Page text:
The middle "fat" area of the plate is 8-inches with all the others being four inches. The two zones I added to Harry's original model are everything outside of the two farthest zones in the above graph. Starting from the "fat" and moving outward, the four zones on each side are "Side," the completely over the plate; "Edge," which includes one inch of the plate; "Off"; "Wide"; and "Wild." The designation of "In" and "Out" is added to determine which side and is based on the handedness of the batter. So, in Murphy's case, being lefty, the positive values, or the boxes to the right, are inside.
First, we can compare the number of swings Murphy sent through each zone during each period of time:
The good news: Murphy swung at more fastballs over the plate, represented by "Fat" and "In Side" (aka "inside"). The bad: he swung at more fastballs nearly everywhere else, too, including those more than a foot off the plate. The odd: the only zone in which he swung less often in the second half was the inner edge, which includes the last inch of the plate and three inches off the plate, and was supposedly his problem area earlier in the season. Considering that foul balls and swinging strikes count as swings, though, here's a complementary chart showing the percentage of pitches he actually put in play:
On the pitches that ran most inside to him, he never put a ball in play all season, which make sense when you consider it included balls as far as three feet inside (behind him). That, in large part, explains the drop in walk rate. He swung at considerably more of those pitches in the second half, at both edges of the batter's box. Refocusing on the aforementioned "In Edge" slice, we see that the percentage of balls he put in play was closer, suggesting he may have been better at picking which fastballs to swing at, while not necessarily swinging at all of them. To better see how he put the balls in play, this next graph compares run values per pitch in each slice:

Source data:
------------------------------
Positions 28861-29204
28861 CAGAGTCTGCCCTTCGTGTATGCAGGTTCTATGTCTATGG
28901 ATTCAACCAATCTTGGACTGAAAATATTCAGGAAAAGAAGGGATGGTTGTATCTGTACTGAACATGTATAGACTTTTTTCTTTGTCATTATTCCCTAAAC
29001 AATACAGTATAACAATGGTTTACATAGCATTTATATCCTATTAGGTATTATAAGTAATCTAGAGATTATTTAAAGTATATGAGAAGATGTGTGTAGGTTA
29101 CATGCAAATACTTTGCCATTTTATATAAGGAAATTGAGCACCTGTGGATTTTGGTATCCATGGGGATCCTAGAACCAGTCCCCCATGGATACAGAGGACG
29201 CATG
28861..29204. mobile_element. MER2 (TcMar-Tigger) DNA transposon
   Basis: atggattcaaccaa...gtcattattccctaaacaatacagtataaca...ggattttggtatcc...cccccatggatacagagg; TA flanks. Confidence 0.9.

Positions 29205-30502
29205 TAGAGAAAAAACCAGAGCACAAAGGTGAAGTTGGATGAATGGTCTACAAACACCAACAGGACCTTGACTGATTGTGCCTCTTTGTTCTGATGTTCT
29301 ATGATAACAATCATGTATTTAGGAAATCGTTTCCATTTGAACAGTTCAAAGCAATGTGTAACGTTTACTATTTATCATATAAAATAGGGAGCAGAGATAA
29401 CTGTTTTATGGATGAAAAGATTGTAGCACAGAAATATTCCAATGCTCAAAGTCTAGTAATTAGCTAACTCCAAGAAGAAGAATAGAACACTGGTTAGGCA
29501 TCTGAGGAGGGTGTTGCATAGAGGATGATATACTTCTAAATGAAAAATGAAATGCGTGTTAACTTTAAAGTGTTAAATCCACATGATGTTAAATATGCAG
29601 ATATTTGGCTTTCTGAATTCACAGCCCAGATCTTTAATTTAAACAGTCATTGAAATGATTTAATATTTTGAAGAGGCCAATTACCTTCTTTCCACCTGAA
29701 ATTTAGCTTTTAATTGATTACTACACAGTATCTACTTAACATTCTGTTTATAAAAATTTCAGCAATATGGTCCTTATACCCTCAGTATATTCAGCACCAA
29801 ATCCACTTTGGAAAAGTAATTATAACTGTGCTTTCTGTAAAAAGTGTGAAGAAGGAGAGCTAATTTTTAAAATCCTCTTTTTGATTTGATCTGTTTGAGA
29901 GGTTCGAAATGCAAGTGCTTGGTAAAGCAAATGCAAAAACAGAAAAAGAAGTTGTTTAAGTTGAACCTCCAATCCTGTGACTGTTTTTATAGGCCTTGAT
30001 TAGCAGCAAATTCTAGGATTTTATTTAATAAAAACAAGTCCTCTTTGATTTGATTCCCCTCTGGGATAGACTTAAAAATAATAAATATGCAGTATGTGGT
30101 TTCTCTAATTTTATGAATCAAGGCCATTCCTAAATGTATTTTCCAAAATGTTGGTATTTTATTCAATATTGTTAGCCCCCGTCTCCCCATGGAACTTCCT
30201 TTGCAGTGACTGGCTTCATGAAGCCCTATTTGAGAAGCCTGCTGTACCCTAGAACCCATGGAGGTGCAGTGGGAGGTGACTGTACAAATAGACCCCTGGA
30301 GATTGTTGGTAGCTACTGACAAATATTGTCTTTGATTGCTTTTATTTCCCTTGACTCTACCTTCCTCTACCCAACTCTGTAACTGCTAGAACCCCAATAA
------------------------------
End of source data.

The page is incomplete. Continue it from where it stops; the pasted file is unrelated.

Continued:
The most obvious disparities are on pitches farthest off the plate, where the free swinger approach obviously costs runs where walks are to be had. The slices "in off" and "in edge" demonstrate an improvement on hitting fastballs thrown inside and slightly off the plate, which resulted in the tangible improvements that prompted this whole article. The two biggest disparities, at the "in side" and "out side" slices have a lot to do with homeruns, which is a good warning about how certain outcomes can skew these small sample sizes. Those disparities are partly neutralized by the rvaaE, which treat many homeruns as normal flyballs:
Here, the aforementioned split between total rvaa and rvaaE for Murphy's season is reflected on every inside-pitch slice. Whereas in the previous graphic, Murphy showed better results on pitches inside and slightly off the plate, this data suggests he actually hit worse. That's not necessarily true, granted, as batted ball data isn't always precise and not all flyballs are equal, as I suggested above when it gave HRs slightly negative run values.
The discrepancy does, however, raise an important issue with Murphy's new approach, which is: what if he faces bad luck on balls in play next year, or at least worse luck than he did down the stretch in '09? The situation would be similar to Jeff Francoeur's worst seasons, in which his low BABIP dragged his entire slash line down. I am not claiming that Murphy just got lucky in the second half of this season, far from it, he did show improvement on inside fastballs. The problem is that the approach he demonstrated in those months does not set him up well for future success. Murphy should swing at fastballs over the inside and middle of the plate, but at the cost of swinging at nearly everything else, it's probably not worth it. Hopefully next year he can use his natural batting eye to find a balance, in which stays patient on outside and even borderline pitches, while making high levels of contact on pitches in the zone.